All this conversation normally took place while dinner was being cooked. Dinner preparation was always accompanied by a background noise like three or four blowtorches hissing simultaneously at varying speeds. The noise came from the stoves the various hikers were running to cook their dinners. Backpacking stoves all work along the same principle – a source of fuel forced through some tubing and out of some tiny holes in a burner with a crisscrossed brace that supports a pan or a pot. All the thru hikers we encountered uniformly used backpacking stoves to cook their meals. Cooking over a fire would take far longer and required that there be an ample quantity of dry wood at each campsite. Collecting firewood every evening and every morning for a cook fire took time that thru hikers typically did not want to spend.
To use stoves for cooking required carrying fuel. Many stoves operated with a specific fuel canister filled with butane or propane gas. Mark’s stove was of that design. Used conservatively, the canister of fuel lasted for weeks. When opportunities arose, Mark would have to buy new canisters at sporting goods stores along the way. The canister and his entire stove was very light, and Mark did not use it every day. Often he would have meals that did not require cooking. We used Dave's Coleman Peak One stove which was designed for liquid gas fuel. Officially it was supposed to use Coleman fuel which could be purchased at sporting goods stores in 1 gallon cans. Those large cans were, of course, far too unwieldy for backpackers to carry, so most people carried small aluminum fuel bottles that they filled with Coleman fuel. Between the fuel held in the stoves tank and the fuel in the fuel bottle, the Peak One could also be used for a couple weeks before needing to get more fuel. Dave and I cooked with the stove every night and often for breakfast too. We each carried a fuel bottle, so we could cover a lot of distance between having to restock our fuel supplies. When it came to restocking, the big gallon Coleman fuel cans still didn't work for us since even with both our bottles there was no way we could carry an entire gallon of fuel. Luckily for us, the Coleman Peak One stove, at least in those days, was very versatile and could run on unleaded gasoline. That made it easy on us. When we came to a town where we had to resupply, we would go to the gas station, fill up our fuel bottles directly from a gas pump, and pay the relatively inexpensive cost for about a quart of unleaded gas. Then we were done with that chore and onto our food shopping or laundry. Over a long period of time, using unleaded gas probably was not as good for the stove as using Coleman fuel, but for the duration of the trip it worked for us and it was a very convenient and economical practice.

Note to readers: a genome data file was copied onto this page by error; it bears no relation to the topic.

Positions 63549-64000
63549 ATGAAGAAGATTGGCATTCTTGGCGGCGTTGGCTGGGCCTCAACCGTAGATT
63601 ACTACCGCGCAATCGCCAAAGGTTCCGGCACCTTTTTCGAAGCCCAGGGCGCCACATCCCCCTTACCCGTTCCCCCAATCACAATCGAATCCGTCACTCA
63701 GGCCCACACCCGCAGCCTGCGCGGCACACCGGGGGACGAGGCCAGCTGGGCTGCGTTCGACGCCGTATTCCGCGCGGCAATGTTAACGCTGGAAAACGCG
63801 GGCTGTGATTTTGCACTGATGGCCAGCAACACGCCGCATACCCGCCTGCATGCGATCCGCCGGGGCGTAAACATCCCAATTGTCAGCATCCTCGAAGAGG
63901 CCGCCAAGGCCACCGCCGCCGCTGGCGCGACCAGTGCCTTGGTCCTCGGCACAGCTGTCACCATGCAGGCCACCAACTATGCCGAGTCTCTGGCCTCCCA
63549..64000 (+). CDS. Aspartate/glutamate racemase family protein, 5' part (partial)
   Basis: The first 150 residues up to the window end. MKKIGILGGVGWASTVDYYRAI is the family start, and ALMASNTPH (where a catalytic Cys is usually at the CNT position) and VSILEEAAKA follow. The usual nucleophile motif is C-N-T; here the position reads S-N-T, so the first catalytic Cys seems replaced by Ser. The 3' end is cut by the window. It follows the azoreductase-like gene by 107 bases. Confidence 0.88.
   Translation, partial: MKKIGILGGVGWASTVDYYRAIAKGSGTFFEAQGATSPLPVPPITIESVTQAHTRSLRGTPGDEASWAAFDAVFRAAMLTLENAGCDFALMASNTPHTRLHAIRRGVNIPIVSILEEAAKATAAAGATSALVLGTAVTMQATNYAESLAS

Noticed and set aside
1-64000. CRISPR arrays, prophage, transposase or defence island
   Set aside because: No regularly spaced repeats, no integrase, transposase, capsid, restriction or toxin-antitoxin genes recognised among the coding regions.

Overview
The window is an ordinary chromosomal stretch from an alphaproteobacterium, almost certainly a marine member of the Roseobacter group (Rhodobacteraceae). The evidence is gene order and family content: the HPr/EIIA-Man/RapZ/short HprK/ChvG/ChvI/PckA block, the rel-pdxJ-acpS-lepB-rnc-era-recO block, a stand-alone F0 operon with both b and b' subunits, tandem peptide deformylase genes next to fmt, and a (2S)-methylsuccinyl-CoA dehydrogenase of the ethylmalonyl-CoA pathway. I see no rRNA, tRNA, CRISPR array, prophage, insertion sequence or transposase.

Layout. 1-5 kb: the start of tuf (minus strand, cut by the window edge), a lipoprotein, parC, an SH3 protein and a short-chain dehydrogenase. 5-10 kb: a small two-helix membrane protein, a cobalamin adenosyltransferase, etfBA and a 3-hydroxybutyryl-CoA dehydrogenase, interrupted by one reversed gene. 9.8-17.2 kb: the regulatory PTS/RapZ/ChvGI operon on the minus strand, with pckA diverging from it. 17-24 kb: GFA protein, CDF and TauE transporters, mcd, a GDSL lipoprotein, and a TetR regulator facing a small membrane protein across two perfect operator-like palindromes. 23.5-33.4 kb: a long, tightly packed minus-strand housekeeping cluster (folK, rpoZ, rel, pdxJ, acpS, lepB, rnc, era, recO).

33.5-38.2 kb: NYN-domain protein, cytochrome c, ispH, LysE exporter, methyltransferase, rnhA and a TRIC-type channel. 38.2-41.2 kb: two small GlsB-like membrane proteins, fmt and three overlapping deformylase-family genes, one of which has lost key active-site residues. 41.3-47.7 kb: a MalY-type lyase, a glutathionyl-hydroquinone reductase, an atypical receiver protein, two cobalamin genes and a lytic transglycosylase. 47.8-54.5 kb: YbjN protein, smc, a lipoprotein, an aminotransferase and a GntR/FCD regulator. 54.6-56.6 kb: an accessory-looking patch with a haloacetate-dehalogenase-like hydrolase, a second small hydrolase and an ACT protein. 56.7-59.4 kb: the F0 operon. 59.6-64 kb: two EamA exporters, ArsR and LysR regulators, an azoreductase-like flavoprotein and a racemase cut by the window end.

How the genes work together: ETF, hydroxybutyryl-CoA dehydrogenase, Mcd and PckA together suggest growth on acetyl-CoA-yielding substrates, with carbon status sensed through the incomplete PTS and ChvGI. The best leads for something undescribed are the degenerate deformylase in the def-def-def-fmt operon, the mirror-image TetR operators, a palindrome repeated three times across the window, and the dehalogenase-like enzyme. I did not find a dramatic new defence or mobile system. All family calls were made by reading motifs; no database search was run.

After dinner, on spring and summer evenings when thru hikers rendezvoused at a shelter, there would often be a little time before darkness fell. Then there would be some quiet talk. That was when the hikers would actually get to know each other a little bit. Questions and answers would pass back-and-forth about hometowns, careers, family, interests, and experiences. They would also talk about hiking plans for the next few days, and often hikers would make plans to hike together for a while, or at least aim for the same upcoming shelters.
The next day Mark chose to hike along Skyline Drive, the road that snakes through the middle of Shenandoah National Park, while Dave and I chose to hike the trail. We found ourselves hiking with the “Chaw Brother”. He was a tall guy with long legs. He set a blistering pace and Dave and I were determined to keep up. We climbed 5 mountains over the course of the day and we took an hour-long break at the best view on High Top Mountain. It turned out to be a 21 mile day. We ended up at Bear Fence Shelter where we met up with Mark again. In the evening the “Turtle” arrived late, as he had the night before.
"It was the classiest place we ate at on the entire trip."